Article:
KISS' Gene Simmons pays tearful tribute to Chuck Berry at his funeral

Kiss star Gene Simmons paid an emotional tribute to rock n' roll legend Chuck Berry at his funeral service in Missouri at the weekend.

Hundreds of fans also queued for a chance to receive one of 300 tickets to join Berry's friends, family and fellow musicians at the private ceremony later that afternoon at the same venue.

Berry - known as the Father of Rock "n" Roll, died on March 18 aged 90.

Fans lined up before dawn on Sunday to pay their final respects to music legend Chuck Berry, roughly three weeks after his death at age 90 near his hometown of St. Louis. She says Berry's music will live on forever.

"He captivated audiences around the world", Bill Clinton wrote.

"His music spoke to the hopes and dreams we all had in common".

Fans filed passed Berry's open casket, which held his cherry-red Gibson ES-335 electric on inside of its lid. Simmons discussed how Berry had "broken down barriers" for his many white fans, in a country that had "still not overcome its racist past".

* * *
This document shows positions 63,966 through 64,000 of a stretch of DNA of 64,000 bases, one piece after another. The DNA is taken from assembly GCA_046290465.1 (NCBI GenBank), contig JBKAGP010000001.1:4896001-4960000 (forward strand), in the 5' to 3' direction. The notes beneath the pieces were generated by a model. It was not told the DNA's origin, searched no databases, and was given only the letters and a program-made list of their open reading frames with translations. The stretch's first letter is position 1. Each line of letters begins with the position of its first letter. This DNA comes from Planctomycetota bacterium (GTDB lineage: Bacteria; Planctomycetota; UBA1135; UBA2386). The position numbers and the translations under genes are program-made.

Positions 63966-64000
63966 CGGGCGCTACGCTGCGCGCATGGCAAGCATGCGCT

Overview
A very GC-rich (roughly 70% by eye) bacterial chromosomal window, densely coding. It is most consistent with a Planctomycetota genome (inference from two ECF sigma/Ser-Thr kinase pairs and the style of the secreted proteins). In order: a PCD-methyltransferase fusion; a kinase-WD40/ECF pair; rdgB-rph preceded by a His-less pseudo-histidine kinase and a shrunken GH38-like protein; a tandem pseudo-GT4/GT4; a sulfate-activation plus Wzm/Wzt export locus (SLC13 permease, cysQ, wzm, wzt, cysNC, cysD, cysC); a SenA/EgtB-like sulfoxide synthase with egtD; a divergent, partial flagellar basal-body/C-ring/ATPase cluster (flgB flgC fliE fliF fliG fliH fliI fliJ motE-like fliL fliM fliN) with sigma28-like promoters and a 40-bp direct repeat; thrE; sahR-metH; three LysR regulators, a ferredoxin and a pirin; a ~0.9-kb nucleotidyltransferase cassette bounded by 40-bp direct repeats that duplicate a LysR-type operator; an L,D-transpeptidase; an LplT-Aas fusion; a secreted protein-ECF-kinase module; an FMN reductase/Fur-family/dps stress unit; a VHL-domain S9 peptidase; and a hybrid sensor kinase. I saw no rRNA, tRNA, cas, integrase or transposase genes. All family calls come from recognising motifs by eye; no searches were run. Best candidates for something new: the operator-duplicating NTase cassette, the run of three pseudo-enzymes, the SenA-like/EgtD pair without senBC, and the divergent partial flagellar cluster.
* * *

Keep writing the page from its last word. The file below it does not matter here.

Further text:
His worldwide fame earned him a lifetime achievement Grammy in 1984, and he was among the first people inducted into the Rock and Roll Hall of Fame in 1986.

After Chuck Berry's funeral was attended by thousands of fans at the Pageant hall, a few celebrities personally came to see his remains which included Gene Simmons of Kiss, who was persuaded by organizers to give a speech.

Well before the rise of Bob Dylan, Berry wedded social commentary to the beat and rush of popular music.

The frontman admitted that he had never had the opportunity to meet Berry in life, but felt he could not let the day go by without 'coming here and honouring him, ' before going on to add that, without Berry, 'I wouldn't be here'.

Berry influenced scores of musicians, with John Lennon once observing: "He was singing good lyrics, and intelligent lyrics, in the '50s when people were singing 'Oh, baby, I love you so'".

Video journalist George Wise in St. Louis and Associated Press writer Jim Suhr in Kansas City, Mo., contributed to this report.

  • Salvatore Jensen